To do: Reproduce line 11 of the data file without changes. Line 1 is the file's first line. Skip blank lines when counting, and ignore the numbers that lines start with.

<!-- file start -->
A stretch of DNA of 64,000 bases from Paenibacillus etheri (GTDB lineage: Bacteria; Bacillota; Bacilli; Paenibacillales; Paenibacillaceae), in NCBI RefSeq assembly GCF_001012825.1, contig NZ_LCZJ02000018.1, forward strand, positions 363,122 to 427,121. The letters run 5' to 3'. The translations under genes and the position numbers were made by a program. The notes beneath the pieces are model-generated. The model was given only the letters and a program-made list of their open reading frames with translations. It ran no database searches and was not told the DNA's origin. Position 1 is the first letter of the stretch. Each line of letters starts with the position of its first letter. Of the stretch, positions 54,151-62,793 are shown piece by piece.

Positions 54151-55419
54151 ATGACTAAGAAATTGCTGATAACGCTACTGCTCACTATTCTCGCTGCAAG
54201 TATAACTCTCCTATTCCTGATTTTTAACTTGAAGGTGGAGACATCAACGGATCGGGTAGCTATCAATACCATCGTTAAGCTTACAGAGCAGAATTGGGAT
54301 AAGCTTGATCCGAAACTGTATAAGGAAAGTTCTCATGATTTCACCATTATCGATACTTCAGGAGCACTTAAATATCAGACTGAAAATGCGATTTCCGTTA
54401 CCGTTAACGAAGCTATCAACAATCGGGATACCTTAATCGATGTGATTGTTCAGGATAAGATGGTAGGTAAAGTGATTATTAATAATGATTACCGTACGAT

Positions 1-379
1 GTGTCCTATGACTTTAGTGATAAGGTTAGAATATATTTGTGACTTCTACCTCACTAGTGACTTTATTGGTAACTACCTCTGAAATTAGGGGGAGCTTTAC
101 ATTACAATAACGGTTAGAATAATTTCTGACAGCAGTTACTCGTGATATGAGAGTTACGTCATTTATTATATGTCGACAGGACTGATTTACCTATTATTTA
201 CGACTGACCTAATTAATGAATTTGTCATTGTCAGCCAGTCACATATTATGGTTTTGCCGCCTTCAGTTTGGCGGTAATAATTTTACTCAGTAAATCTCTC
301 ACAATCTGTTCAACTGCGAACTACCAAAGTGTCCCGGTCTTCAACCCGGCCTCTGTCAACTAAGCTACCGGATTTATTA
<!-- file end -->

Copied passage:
301 ACAATCTGTTCAACTGCGAACTACCAAAGTGTCCCGGTCTTCAACCCGGCCTCTGTCAACTAAGCTACCGGATTTATTA